Top 4 threats and challenges for the TV industry in 2014
The TV industry has enjoyed great advances in 2013, and we are looking forward to witnessing what 2014 has in store.
However, we must also look past the glitz and glamour associated with the innovations that made waves in 2013, and examine the threats and challenges facing 2014, in order to overcome them.
Here’s a collection of what we foresee as top challenges for content service providers in 2014:
1. Breaking Down Silos
If multiscreen services are to be seamless, they must break down silos.
Consumers now require technologies that enable them to pause on one device and resume on another. How can this be accomplished? Only by breaking down silos. However, it doesn’t end there. Additional features, from data collection for recommendations to wish lists that are accessible from any screen, require breaking down the silos.
Silos also prevent the content experience from beingcomprehensive, consistent and seamless. In 2014, we as an industry should create aunified infrastructure and migrate consumers to it. Between unifiedrecommendations, pause and resume, unified bookmarks and access to PVR content, the users will recognise andappreciate the difference.
2. Content Protection and Piracy
Just how much damage can piracy do to the TV industry? Hundreds of millions of euros? Think again. The cost of piracy to the TV industry worldwide is estimated at billions of euros and the figure is constantly increasing. Piracy is an ever-present threat to the revenues of content service providers. Once revenues are compromised, the value of the content itself is also in jeopardy.
The industry needs to continue investing in content security throughout 2014. We advise content service providers to resist the temptation to settle for low cost solutions and, instead, select content security vendors that can assist on all fronts of the battle against piracy, including legislation, educating of police and custom authorities, investigating and tracking piracy networks across the globe, and monitoring content sharing over Internet.
Content service providers must also keep in mind that technology barriers are breaking down and network infrastructures are becoming available with minimal initial investment cost.Illegal services of live program redistribution in real-time over the Internet are piggybacking on legitimate content services. The concerns surrounding content protection don’t stop there. As content security solutions have evolved and conditional access smart cards have become very difficult to hack, there are new ways to pirate pay TV signals that circumvent the need to crack a smart card.
3. User Interface and Experience
There are many critical factors to be considered when optimising a user interface for multiscreen TV services. Content service providers have to set their sights on satisfying their viewers’ needs, which include, based on Maslow’s Pyramid of Needs, reinforcing self-esteem, fostering a sense of social belonging and enabling self-fulfilment. All of these elements emphasise the personal identities of consumers and fitting the content into the social context of each individual.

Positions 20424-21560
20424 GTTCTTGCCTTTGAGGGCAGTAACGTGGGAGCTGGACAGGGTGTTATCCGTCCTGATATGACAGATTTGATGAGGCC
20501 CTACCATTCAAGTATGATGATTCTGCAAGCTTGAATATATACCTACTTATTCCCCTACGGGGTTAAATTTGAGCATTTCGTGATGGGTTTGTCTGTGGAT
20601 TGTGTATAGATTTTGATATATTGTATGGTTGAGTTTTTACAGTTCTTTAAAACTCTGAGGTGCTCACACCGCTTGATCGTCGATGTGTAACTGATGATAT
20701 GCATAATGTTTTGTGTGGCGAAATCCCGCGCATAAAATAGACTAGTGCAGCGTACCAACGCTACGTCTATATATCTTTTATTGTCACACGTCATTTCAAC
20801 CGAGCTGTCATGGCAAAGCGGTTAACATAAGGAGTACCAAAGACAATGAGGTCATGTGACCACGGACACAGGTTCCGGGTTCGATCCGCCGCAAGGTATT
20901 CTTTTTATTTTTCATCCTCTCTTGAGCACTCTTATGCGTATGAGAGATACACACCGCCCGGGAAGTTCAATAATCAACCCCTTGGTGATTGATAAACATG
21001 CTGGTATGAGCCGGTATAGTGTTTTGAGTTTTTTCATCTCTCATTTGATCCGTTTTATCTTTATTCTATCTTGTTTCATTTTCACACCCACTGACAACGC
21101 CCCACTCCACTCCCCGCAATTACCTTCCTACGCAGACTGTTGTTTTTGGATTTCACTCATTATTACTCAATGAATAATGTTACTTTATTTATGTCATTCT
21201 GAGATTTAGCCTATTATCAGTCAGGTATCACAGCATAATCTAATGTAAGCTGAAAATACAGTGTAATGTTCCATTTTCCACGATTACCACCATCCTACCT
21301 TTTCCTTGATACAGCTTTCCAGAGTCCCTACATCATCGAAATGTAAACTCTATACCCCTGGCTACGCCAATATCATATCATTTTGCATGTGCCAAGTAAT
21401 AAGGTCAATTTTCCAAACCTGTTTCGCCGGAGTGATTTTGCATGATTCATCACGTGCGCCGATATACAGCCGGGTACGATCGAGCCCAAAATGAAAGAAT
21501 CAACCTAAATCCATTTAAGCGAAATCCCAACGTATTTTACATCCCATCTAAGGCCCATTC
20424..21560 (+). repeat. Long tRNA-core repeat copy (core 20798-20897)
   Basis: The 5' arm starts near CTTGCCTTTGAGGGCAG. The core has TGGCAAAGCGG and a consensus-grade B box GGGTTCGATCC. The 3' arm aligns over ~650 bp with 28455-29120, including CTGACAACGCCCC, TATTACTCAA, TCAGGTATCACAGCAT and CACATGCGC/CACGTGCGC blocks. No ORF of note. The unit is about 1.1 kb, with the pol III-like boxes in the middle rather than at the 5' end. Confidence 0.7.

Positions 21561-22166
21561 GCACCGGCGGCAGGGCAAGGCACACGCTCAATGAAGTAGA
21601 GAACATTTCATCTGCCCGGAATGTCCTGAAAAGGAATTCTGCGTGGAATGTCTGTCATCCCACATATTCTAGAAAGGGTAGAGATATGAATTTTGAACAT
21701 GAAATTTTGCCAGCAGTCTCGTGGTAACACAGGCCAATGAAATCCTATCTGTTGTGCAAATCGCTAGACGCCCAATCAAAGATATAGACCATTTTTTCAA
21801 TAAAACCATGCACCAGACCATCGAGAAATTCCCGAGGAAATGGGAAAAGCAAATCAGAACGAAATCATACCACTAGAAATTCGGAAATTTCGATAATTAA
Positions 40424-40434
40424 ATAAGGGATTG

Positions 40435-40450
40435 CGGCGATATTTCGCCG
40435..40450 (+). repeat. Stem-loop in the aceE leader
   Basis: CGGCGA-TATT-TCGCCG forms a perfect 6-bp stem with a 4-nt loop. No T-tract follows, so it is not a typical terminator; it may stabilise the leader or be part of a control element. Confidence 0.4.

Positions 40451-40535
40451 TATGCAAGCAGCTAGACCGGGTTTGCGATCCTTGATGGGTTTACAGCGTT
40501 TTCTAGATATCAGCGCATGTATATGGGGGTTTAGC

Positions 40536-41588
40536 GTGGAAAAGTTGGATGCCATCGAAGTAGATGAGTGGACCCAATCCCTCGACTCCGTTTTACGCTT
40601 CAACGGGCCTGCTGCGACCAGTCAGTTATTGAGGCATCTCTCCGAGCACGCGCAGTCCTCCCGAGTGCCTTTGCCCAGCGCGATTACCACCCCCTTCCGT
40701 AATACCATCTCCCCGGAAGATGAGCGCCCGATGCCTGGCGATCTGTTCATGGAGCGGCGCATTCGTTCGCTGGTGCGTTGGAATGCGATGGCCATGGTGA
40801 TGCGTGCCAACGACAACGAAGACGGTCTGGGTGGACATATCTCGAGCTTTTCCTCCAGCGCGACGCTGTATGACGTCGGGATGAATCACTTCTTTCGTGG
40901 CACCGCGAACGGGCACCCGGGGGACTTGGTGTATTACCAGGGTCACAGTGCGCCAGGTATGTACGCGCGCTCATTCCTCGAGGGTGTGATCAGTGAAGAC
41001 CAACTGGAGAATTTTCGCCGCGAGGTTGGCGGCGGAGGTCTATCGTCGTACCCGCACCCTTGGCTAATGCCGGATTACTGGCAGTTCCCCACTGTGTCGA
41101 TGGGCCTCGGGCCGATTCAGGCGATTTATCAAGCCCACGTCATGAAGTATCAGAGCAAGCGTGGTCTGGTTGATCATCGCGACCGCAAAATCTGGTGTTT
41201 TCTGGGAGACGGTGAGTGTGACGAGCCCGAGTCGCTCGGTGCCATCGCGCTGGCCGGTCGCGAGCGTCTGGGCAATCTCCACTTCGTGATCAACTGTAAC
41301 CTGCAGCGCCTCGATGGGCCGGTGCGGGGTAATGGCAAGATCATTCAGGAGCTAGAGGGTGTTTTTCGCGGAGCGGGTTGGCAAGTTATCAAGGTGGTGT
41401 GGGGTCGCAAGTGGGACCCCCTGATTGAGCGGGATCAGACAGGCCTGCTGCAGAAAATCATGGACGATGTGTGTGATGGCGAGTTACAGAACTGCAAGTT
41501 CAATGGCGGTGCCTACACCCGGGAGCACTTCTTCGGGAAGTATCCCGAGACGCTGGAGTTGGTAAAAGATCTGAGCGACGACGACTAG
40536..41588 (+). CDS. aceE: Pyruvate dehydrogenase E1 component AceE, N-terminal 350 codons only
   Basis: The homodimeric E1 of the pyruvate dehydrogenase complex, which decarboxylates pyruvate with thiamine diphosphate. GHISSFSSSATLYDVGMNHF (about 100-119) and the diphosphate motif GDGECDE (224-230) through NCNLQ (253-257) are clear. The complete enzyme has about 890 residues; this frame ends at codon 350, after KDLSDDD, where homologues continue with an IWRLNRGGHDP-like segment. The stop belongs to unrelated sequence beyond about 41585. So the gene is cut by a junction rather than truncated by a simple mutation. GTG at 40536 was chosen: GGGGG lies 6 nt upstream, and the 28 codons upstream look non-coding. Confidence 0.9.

What does that mean for the user interface? Most importantly, the user interface needs to be personal. The end users need to have their personal content at their fingertips. They should easily be able to purchase content and view it from the same device or from any other smart device that they own. Social sharing is also an elementary usage pattern for any IP connected screen. Embedding the social discussion and interaction in the user interface enables end-users to include friends in their experiences across the social networking platforms of their choice. People are also drawn to apps and services that shave off a few extra clicks and “OK”s, and save time in the bottom line.
On the device side, multiscreen service providers need to provide a user interface that addresses each device’s characteristics while centrally maintaining the intelligence and DNA of the service to avoid reliance on specific client technology, which may or may not be around in a few years. This is becoming increasingly important since the shelf life of technology tends to deteriorate at a rapid pace.
4. User Engagement
The industry moves forward rapidly and shaping the content experience to reach the ultimate user engagement remains the main challenge. Our vision and guiding business philosophy to reach this ultimate user engagement is reflected in the following model.
First and foremost, content service providers should have business rules revolving around the protection of premium content, in order to keep it premium. From an engagement perspective, this layer applies to the security aspect. The next layer is interactivity, which refers to the interactive part of service platforms, such as VOD, program guides, and PVR capabilities. These two layers comprise the foundation of the Engagement Model.
The next part is personalisation, which has to be conducted in a contextual manner. The service has to be tailored according to the preferences of the user and his/her previous viewing activities. The final part of the Engagement Model is immersion. Immersion serves as a different way of navigating a consuming content. One great example would be using next generation metadata to produce an endless number of digital magazines.
All these layers must live in a multiscreen environment to enable a truly fulfilling end user engagement.
As an industry, we should build our defences and strengthen our weak points, so we can emerge stronger than ever in 2014. As the saying goes, “better safe than sorry.”
What other threats or challenges would you add to this list?